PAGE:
Buffy the Vampire Slayer: Comic Reboot Review

There are so many recent comic series I could have talked about: The Avant-Guards, Naomi, Goddess Mode, Nancy Drew, the new lines of Sandman, Die, and Blackbird all come to mind. But I’ll save a few of those for later. Some I want to let cook a bit longer with a few more issues, and other I have fallen a little behind on. But Buffy, an ever present presence in my life, feels ripe for discussion, even with only 3 issues out.

First off, a little background on the Buffy comics. For ages the Buffy comics were being published through Dark Horse and were kind of all over the place. Various runs were used to explore different parts of the Buffy-verse. Some were tales of previous slayers, others told of a sci-fi future where technology, magic, and demons were all part of public life. There were runs that focused on side characters like Jonathan or Riley. One run told the period before Buffy come to Sunnydale, essentially reworking Joss Whedon’s original film script back into canon. And eventually the gained some focus and ran in seasons to pick up where the shows left off, giving us seasons 8-12. But after 20 years, Dark Horse has lost the license to Buffy and Boom Studios has picked it up.

Boom’s run comes at an interesting time. The show has been off the air for 16 years, and though there’s a reboot/sequel show in the works there isn’t currently driving a Buffy revival for new fans. Boom’s new Buffy comic is a reboot but uses versions of the original cast. This makes the book a bit strange. For existing fans, like myself, it is a mixed bag. I’m overjoyed that the best character in the series (it’s Anya and you know it) has already appeared. But it’s also strange to constantly have to stop and check my knowledge of the show when certain fundamentals are flipped. Like how Willow is both out and a bit more confrontational than her television high school counterpart. Or how Cordelia is… legitimately nice?

That said, this comic is really good and I hope it finds and audience. Jordie Bellaire‘s writing, while sometimes cheesy (but let’s be honest, so was the source material at times), is smart. The alternate takes on the characters is a really interesting way of re-framing their roles in a more modern setting. Xander, for example, still feels like an outsider in his own circle of friends, but deals with it in a more honest way when alone. There’s more hurt there, and I can see it developing in a number of possible ways, from the “nice guy” path the show took to a darker “men’s rights activist” direction.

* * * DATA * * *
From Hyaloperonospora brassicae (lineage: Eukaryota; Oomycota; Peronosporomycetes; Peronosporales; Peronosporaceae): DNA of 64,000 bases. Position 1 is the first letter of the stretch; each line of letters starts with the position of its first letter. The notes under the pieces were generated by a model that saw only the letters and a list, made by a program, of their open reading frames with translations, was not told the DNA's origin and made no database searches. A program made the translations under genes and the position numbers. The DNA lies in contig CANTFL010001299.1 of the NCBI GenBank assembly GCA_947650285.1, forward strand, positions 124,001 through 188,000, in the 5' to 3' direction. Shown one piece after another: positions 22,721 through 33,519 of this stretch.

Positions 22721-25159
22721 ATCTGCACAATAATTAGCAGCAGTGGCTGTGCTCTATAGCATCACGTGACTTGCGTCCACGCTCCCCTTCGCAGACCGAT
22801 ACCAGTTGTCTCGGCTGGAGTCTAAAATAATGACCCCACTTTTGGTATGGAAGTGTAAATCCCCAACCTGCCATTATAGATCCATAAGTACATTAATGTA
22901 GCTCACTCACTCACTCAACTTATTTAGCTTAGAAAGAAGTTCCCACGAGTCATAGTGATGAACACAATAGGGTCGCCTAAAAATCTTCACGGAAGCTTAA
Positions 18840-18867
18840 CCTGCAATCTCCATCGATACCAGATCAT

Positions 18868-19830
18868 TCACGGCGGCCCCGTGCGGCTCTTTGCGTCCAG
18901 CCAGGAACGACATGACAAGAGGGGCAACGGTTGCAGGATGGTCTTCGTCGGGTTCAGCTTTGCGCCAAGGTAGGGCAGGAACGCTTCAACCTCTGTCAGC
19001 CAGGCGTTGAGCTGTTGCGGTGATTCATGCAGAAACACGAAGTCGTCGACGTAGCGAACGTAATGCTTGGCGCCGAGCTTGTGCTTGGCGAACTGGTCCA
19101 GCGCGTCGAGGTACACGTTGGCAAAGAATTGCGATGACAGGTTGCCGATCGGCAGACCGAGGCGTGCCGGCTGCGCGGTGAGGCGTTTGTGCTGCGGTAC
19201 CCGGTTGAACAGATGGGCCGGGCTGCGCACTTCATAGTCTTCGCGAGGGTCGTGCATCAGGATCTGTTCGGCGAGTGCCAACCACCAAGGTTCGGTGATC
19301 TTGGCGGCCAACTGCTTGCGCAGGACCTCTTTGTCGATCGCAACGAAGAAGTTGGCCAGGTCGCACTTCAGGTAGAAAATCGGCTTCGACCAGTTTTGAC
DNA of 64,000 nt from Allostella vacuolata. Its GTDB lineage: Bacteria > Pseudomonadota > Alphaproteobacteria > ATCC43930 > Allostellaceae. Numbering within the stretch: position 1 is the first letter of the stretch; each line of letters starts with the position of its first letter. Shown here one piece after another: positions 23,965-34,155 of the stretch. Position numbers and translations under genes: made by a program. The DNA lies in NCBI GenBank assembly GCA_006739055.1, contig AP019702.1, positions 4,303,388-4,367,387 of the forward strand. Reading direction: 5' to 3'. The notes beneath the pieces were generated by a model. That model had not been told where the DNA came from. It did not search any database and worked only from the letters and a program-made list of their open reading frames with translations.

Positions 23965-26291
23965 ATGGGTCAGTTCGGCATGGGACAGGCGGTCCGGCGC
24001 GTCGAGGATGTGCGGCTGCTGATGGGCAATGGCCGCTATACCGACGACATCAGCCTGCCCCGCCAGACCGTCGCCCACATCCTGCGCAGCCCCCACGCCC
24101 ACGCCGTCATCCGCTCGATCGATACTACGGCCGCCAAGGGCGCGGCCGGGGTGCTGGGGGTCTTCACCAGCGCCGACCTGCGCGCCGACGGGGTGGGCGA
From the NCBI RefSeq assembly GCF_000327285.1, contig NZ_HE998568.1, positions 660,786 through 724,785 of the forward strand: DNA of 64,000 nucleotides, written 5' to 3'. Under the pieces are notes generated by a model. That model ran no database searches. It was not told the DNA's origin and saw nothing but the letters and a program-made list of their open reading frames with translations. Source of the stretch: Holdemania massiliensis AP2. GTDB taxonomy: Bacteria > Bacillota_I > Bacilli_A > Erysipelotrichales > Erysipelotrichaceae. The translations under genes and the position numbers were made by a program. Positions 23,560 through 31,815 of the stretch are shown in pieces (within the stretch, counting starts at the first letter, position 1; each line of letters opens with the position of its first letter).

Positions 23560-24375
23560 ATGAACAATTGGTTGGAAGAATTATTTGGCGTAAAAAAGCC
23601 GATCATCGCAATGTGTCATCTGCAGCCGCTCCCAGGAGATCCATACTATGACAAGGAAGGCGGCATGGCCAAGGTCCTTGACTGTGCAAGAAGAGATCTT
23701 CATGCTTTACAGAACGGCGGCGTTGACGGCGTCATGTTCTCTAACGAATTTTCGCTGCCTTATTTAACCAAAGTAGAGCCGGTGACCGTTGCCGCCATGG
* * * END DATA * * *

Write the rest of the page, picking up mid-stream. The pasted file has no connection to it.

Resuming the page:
The art is also great. Dan Mora does a great job bringing in the familiar faces of the TV cast to the page, and then doing more. He manages to make their facial expressions both bold enough for the page but realistic enough to never lose their features. He also does a great job at balancing some really realistic work with some great horror and fantasy elements. I also adore the clean lines and geometry of the settings.

Another change I’m eager to see develop is the imaginary budget. This is something that the Dark Horse seasons 8-12 had to deal with, and it sometimes didn’t work. The imaginary budget issue is that the comic is based on a TV show. When it comes to TV production, each special effect takes a toll on the budget. But when Buffy jumped media from TV to comic, suddenly things like vampire transitions and monster effects didn’t cost any more than a shot of a human. This led to a sometimes jarring change in story focus. Suddenly things could be, and were, much more epic. And with that change in scope the stories experienced… growing pains, to put it politely.

That’s something Boom’s run on Buffy will have to contend with. But they have an advantage, and is the comics are starting with their unlimited effects budget from the very beginning. Jordie Bellaire will be able to grow the characters, world, and plot at her own pace and in tandem. I’m kind of nervous and kind of excited for a version of Buffy that can weave a monster-of-the-week high school metaphor right next to a full on globe-trotting apocalypse adventure.

Issues 1-3 are currently out now, with issue 4 dropping on April 17th.
And you can likely read them all for free! Check to see if you library offers access to Hoopla and check yourself out some comics!

Adam

About Adam

Adam is a Jewish American who's sick of the white Christian male being America's "default" setting. For money he works in a public library because free books and information access are wonderful things. For love he writes here for his pet project, The Chaotic Neutral, which is always looking for more writers. You can follow him on Instagram, Goodreads, and at his oft neglected Twitter where he will try to post more, and probably live-tweet the Eurovision Song Contest.

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